ROLF BÄCK · MAR 29 2021
Sagas solve some of the biggest issues with microservices vs monoliths and this blog post show how you can set up and manage your microservice sagas with Copyl.
Monoliths and microservices
When you develop a software application you can choose between different architectures. If you don't make an active choice you probably end up with one big software with all code in one solution, a monolith.
The need for microservices was born
The large tech companies could not scale their organizations quick enough having one codebase so their architecture needed to be small chunks of services that could be managed by a small team. Then the long string with new tech companies, Spotify-wannabe:s, applied the same architecture just in case a quick growth was luring around the corner. Been there, done that, doing this.
A monolith is a good start
When starting development we recommend that you start with a monolith. You don't know anything of where the application is going until it's somewhat developed. So the easiest, and quickest, way to deliver something is to develop a monolith. Easier to change and easier to debug. Don't wait to long though to split up the monolith in to microservices. And be smart when developing from the start; use vaults for secrets, use git with different branches for different tasks/features, don't save multiple classes, controllers etc in one file. All of this will make the switch over to microservices more easier.
Some benefits from using microservices
- scaling organization fast
- easier to release changes
- easier to upgrade tech stack
- each team can work with tech of their choice
- generally much quicker response to changes
Microservices means new problems
Compared to a monolith were all code is in one solution there are some natural downsides that you need to be aware of:
- network load
- network latency
- debugging is much harder
- distributed security
- distributed transactions
- new skills needed
- organizational changes needed
Organizational aspects of microservices
This should be an own blog post but I can summarize it like this:
- Instead of one big development department controlled from the top you need independent small teams that design, plan and develop solutions to appointed responsibilities themselves.
- Instead of traditional management you need to have coaches that supports each team with tools, agile operations etc.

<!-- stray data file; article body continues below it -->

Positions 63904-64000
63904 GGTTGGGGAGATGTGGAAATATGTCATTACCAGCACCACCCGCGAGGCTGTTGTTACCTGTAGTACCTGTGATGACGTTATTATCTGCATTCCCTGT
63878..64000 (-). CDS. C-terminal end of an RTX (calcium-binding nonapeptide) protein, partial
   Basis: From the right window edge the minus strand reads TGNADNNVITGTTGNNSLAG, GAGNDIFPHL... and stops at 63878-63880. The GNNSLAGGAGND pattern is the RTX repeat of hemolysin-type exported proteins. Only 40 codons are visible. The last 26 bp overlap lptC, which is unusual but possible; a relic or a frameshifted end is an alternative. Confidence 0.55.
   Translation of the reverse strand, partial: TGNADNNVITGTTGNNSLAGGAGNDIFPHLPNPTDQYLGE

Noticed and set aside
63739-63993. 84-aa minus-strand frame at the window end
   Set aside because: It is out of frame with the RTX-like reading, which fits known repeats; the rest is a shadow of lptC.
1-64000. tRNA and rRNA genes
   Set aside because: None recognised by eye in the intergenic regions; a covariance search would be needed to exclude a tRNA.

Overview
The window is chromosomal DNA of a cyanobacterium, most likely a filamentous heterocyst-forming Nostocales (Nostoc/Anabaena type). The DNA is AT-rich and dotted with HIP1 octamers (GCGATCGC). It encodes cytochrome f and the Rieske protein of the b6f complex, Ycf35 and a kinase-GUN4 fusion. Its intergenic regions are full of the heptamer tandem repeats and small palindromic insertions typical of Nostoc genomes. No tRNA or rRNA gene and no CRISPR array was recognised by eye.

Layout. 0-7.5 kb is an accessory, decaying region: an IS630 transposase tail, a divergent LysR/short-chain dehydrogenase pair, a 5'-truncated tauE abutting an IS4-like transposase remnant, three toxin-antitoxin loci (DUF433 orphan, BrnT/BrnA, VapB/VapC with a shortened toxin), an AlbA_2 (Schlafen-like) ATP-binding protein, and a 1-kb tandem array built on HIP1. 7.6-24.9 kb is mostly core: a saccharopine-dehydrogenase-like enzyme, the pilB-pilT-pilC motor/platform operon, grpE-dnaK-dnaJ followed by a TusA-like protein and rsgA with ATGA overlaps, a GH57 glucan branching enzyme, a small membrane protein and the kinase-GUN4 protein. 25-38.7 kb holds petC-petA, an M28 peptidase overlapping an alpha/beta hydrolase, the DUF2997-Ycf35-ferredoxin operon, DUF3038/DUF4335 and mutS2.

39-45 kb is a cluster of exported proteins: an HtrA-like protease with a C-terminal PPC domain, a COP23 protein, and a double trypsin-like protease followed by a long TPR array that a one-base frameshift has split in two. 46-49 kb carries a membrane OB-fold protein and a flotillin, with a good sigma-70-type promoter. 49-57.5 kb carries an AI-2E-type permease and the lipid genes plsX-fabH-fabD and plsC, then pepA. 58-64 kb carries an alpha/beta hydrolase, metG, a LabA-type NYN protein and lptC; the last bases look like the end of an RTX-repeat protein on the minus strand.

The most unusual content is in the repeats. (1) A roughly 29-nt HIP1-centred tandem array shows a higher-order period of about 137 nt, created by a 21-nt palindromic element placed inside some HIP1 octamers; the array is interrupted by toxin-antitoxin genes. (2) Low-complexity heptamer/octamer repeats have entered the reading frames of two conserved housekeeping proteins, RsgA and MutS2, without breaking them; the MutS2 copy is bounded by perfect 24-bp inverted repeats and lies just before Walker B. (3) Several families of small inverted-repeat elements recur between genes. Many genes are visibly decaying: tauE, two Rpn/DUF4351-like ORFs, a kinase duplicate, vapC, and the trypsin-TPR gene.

- Maybe the "Spotify Organization Model" with guilds, squads, tribes and chapters can be a suitable organization model?
ACID transactions is not possible in distributed transactions
In a monolith architecture you can make sure your transactions is following the ACID (atomicity, consistency, isolation, durability) properties, the data is always consistent all over the system. If an action starts to affect the data but needs to rollback, the entire transaction is rolled back. That is not possible when you have a transaction spanning over multiple services that are loosly coupled. To solve the problem with distributed transactions you can chose the Saga-design.
What is a microservice saga?
A saga is a bundle of local transactions (T) in different microservices. The saga act as one transaction. If one part fails, the earlier transactions rolls back via compensating transactions (C).
What disadvantages has microservice sagas?
- business logic hidden in code
- requires deployment when changes are needed
- orchestration of the potential roll back is in the code => if a service is changed, the whole serie of local transactions migth need refactoring.
- the teams that owns the saga is also responsible for communicating how the saga works to all other teams => information overload
We have a solution for it
Design the saga in Copyl's graphical workflow interface. Set up each local transaction and a corresponding compensating transaction that will roll back the state of the object if needed.
A dynamic saga in Copyl will automatically give you a SignalR/websocket connection that sends a signal to your user's browser with status when the saga has finished. This can take milliseconds or hours, depending on your logic.
The orchestration of the saga in Copyl, keeps all data between the different calls as long as the transactions is running. That means we can access data from the beginning of the transaction later on, without the need of transporting all the data to all the services inbetween.
And yes, the transactional parts of Copyl is build around sagas and other parts are build with "normal" integrations in Copyl Integration Platform. We eat our own food.
Sagas is available in the Enterprise version of Copyl Integration Platform.